The Splendor of Diamonds exhibition showcased seven of the world's most rare and valuable colored diamonds. The Pumpkin was the only orange diamond included. What makes this orange diamond so special, according to the Smithsonian Institution, is that the majority of orange diamonds manifest with a brown undertone.

    The Pumpkin Diamond does no such thing. It is pure vivid orange, catapulting it into diamond history as one of the largest fancy vivid natural orange diamonds in the world {6}.

    And that is how diamonds make history.

    by Angela Magnotti Andrews, Staff Writer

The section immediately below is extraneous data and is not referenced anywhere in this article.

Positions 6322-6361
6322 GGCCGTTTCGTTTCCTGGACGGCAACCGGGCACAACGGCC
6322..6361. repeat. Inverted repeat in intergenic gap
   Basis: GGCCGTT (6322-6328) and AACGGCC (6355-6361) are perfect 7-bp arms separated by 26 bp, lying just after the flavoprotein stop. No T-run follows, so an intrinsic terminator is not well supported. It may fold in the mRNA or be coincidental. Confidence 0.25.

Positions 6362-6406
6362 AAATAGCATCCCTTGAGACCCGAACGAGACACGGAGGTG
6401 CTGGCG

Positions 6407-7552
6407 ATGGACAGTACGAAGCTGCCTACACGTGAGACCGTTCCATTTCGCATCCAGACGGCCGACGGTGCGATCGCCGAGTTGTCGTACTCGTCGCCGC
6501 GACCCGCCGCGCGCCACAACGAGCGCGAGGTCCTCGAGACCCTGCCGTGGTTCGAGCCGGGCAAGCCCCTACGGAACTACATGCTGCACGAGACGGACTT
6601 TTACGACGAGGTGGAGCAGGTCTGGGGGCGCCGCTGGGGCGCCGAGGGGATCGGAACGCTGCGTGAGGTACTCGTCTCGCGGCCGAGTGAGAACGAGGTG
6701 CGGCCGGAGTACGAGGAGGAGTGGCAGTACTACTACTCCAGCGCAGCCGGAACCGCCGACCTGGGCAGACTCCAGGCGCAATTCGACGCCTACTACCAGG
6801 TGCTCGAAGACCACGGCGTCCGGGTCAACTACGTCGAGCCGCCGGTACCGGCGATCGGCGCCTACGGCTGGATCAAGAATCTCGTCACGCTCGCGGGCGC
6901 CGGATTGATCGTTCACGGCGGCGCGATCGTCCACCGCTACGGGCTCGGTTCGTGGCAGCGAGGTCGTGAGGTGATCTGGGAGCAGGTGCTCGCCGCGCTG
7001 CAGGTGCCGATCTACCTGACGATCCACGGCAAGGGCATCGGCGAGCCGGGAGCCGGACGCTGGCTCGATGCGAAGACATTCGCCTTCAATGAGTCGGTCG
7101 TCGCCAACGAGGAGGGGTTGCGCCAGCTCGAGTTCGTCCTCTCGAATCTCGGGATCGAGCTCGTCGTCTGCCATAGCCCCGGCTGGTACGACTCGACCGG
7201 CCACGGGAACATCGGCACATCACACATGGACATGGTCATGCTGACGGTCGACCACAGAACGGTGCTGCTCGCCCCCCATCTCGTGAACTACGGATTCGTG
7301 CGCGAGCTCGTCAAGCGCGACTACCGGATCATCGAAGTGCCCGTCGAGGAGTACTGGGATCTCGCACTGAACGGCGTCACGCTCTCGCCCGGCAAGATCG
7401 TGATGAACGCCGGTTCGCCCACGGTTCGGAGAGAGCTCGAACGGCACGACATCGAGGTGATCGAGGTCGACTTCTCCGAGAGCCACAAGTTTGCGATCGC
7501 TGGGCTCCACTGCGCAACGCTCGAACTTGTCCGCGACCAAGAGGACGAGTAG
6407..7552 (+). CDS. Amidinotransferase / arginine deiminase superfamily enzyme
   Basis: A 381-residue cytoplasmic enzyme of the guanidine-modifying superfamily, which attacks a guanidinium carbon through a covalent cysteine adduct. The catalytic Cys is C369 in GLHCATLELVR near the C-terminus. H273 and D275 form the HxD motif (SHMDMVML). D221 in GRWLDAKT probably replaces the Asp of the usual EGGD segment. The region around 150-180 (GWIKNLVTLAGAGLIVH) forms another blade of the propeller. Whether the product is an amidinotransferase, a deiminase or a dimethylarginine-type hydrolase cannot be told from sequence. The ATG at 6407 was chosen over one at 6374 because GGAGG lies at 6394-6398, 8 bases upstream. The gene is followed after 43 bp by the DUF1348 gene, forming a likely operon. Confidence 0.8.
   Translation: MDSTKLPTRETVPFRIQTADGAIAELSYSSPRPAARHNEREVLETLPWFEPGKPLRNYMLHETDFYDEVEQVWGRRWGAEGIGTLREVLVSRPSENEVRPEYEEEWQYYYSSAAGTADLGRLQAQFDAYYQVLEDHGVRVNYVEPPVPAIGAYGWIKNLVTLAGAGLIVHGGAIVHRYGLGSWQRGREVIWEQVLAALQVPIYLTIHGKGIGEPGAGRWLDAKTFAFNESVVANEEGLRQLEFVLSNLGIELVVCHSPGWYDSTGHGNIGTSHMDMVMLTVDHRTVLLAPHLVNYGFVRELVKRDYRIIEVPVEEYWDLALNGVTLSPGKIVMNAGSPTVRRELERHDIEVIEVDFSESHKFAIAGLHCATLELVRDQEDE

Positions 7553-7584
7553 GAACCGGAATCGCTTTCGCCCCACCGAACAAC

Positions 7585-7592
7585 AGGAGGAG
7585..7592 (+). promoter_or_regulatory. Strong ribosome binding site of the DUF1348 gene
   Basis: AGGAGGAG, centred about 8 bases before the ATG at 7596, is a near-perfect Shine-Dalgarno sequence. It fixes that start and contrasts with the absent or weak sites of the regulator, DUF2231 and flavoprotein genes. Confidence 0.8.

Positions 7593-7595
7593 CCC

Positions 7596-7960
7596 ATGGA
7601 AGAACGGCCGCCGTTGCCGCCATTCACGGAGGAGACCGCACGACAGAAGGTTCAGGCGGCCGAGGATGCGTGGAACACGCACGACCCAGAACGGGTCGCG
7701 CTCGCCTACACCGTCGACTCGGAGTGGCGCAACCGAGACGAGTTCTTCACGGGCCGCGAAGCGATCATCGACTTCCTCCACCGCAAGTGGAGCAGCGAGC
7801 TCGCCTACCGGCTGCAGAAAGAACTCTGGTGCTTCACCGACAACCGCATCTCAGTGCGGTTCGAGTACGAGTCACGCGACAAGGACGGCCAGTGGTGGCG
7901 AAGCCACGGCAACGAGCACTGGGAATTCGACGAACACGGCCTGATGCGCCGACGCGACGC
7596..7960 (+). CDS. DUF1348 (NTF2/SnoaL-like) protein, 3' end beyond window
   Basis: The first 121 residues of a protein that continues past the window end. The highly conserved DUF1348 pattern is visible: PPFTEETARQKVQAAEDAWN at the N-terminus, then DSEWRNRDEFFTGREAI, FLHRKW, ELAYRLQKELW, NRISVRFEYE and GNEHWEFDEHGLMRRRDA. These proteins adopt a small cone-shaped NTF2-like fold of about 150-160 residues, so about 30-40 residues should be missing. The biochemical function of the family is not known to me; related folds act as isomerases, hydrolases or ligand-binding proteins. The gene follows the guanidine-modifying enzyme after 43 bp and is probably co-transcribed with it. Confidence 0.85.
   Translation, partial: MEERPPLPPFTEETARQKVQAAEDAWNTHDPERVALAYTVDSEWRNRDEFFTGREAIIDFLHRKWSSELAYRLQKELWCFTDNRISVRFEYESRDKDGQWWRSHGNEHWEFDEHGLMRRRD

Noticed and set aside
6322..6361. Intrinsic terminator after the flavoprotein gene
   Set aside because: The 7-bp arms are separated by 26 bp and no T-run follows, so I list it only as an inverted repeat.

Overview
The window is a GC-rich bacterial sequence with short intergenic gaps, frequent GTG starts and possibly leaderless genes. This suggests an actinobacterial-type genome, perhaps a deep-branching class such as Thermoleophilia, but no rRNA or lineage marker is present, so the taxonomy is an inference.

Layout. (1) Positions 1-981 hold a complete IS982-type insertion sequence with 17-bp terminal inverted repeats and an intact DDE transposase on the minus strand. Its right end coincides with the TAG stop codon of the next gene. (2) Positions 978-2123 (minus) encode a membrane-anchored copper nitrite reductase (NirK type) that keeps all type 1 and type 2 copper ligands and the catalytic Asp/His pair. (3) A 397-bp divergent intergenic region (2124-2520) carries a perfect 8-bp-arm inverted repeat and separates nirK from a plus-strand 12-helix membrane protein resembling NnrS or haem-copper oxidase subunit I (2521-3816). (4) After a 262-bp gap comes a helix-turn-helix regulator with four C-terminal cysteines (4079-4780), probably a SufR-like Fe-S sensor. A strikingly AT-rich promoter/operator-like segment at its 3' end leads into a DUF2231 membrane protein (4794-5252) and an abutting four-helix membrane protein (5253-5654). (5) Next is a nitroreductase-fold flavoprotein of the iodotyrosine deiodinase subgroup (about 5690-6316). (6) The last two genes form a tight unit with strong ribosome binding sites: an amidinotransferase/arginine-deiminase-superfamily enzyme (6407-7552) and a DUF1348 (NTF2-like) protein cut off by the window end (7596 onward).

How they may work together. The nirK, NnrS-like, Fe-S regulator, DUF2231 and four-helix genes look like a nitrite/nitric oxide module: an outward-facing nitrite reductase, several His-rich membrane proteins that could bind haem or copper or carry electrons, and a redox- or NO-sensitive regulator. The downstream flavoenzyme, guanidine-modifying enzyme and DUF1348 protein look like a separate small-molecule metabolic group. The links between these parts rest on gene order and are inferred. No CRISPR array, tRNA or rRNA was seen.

1. Famous Diamonds. "The Pumpkin." Accessed January 30, 2015.
    2. Genis, Robert. "Collecting Orange Diamonds," The Gemstone Forecaster, Vol. 21, No. 4, Winter 2003.
    3. Oscars YouTube Channel. Video: "Halle Berry Wins Best Actress: 2002 Oscars. Published by Oscars on May 23, 2014.
    4. "Oscars Fashion: A Beautiful Time," People, Vol. 57, No. 13, April 8, 2002.
    5. Smithsonian National Museum of Natural History. "The Splendor of Diamonds." Accessed January 30, 2015.
    6. Smithsonian National Museum of Natural History. "The Splendor of Diamonds: The Pumpkin Diamond." Accessed January 30, 2015.
    7. William Goldberg. "Orange Diamonds: Colors of the Fall," October 24, 2012.
  • Orange Citrines and Garnets


    Orange citrines or garnets are a beautiful choice for a cocktail ring, especially if your budget is tighter than fancy colored diamonds or sapphires might allow. Both rate between 6.5 and 7.5 on the Mohs Scale of Hardness, making citrine rings suitable for finger rings worn on a daily basis.